The first thing Stagell did upon retirement was agree to perform in a symphony performance made just for him by a Pulitzer winning composer in which he would perform spoken word content set to symphonic music about Martin Luther King, Jr., one of his heroes. He was excited, but very nervous. So were the composers and musicians. However, he tackled it with his usual professionalism and did quite well. Their first performance was, I believe, at the Kennedy Center for the Performing Arts in Washington DC. He acquitted himself well. Indeed, as they traveled the country performing, he did better and better so that he became quite a star in a brand new field. This chapter was quite interesting and I confess I knew nothing about this part of his life.

Stargell’s last few years are painful to read about. His last few years were spent on dialysis. Yet he was still working, first for the Braves, then for the Pirates. Then his overall health started failing and he started losing weight and feeling quite a bit of pain. During his last year, he became unrecognizable to former teammates who encounter him in airports and other places. He tried to avoid people, as he didn’t wish to be seen in this condition. On April 9, 2001, in honor of the opening of the Pirates’ new ballpark, PNC Park, and only the third such new statue, a new large bronze statue of Willie Stargell was unveiled publicly outside the entrance to the park. Unfortunately, Willie couldn’t be there. More unfortunately, he couldn’t be there because he had just died during the night. He’d never get to see the new park or the amazing new statue for which he felt so amazingly honored. People were stunned. He was too young. He was Pittsburgh. He was the Pirates. He was “Family.” He was one of the most beloved Pittsburgh athletes of all time. And now he was gone. Just like that. While his service was in North Carolina, where he had most recently lived with his third wife, a large service was held at a church downtown near where Willie lived and worked for decades. He loved working with the people of the city, of the inner city, with the young people. He loved teaching, giving people hope. And now he was gone. Utter tragedy.

475 career home runs. When he retired, that was a lot. Since then, a lot of hitters have passed him by. But frankly, most of those players have been from the steroid era and are suspect, such as Barry Bonds, Mark McGuire, and Sammy Sosa. So do they even count? Unfortunately, they’re in the books and records ahead of him and nothing can be done about that and that boils my blood. Even more unfortunately, he played half of his career at gigantic Forbes field. I said I would address that. Let me. PNC Park has these basic dimensions – 320 feet to the left and right field walls, 399 feet to center field. Going off my memory, Forbes Field was 360 feet to left, 376 feet to right, and a gigantic 462 feet to center! No wonder Clemente drove in a ton of runs but was a doubles hitter and not a big home run hitter. No wonder the most home runs Stargell ever hit in a season was 48. So, if the estimate that Forbes Field robbed him of 150 home runs is accurate at all, he could have finished with 625 home runs, which would have placed him pretty high up the career list by anyone’s standards. It’s a real pity that couldn’t have occurred.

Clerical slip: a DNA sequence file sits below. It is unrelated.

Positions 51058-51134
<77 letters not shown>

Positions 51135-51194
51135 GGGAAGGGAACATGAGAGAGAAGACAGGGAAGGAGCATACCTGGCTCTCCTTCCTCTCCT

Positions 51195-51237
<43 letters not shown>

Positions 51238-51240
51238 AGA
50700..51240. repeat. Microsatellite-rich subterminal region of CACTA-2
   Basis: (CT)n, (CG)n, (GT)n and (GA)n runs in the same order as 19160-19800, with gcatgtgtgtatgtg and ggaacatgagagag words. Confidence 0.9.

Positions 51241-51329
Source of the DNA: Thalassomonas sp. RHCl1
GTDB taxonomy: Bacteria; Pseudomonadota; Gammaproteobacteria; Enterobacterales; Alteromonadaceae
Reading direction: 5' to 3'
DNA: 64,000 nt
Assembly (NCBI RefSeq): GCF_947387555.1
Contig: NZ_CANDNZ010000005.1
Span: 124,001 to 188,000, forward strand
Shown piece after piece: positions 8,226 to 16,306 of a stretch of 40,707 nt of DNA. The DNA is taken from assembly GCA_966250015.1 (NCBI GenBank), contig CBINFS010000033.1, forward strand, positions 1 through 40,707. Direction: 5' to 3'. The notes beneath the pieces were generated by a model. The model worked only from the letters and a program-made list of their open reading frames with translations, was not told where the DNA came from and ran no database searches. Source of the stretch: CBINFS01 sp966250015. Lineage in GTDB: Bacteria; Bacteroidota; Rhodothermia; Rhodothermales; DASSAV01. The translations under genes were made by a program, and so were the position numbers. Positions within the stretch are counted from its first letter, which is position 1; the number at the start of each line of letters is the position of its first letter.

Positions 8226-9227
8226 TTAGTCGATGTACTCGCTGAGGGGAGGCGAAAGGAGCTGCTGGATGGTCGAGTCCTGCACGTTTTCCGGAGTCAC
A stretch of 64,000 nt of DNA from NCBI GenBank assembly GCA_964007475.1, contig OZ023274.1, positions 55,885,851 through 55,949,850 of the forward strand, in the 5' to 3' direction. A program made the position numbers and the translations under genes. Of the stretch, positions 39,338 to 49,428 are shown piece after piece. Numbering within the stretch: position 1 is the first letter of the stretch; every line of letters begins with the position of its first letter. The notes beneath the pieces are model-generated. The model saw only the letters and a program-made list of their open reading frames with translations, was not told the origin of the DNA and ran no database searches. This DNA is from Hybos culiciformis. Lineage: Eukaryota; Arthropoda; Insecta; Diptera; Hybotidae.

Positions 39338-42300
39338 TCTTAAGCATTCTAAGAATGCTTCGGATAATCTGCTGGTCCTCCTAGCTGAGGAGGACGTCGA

For some reason, this book only has a 3.89 rating on Goodreads, yet every review I’ve read – all four and five star reviews – have nothing to say about how to improve the book. Frankly, I don’t know if this is the BEST sports biography I have ever read, but offhand, I can’t think of a better one and I’ve read a ton of them. This is a very good book. It’s well researched, it’s detailed, comprehensive, well written, has good pictures, is edited well. It’s a good book. A very good book. I can think of no reason not to give it five stars. I can think of no way to improve this book as a sports biography or as a biography of Willie Stargell. So, how can this not be a five star book then? I think Frank Garland did an excellent job and I’m really glad I bought and read this book. I learned a lot about my childhood hero and I’m glad that he remains a hero of mine and always will be. Good old number 8. One night, I was at Three Rivers in the upper deck and Willie hit the ball and he hit it straight up and it went up a mile. He hit it out of the stadium. I’ve never in my life seen a ball hit so far straight up. It went way past my head and kept on going, up, up, up past the top of the stadium before finally starting to fall straight back down. It took forever. It was a foul ball. He was out. The first baseman caught it. But it was one of the most impressive non-hits I had ever seen. What strength! I’ll never forget that. And of course, I got to see a few of his awesome home runs too. I’ll never forget the feeling that I was honored to see those. Willie Stargell graced us with his presence. He graced Pittsburgh, Atlanta, and Oakland with everything in his life. He had a lot to give and he always gave a lot. As long as people remember him, he will be missed. In my biased opinion, Willie Stargell will always be the best, most feared home run hitter of all time. Five star book. Definitely recommended.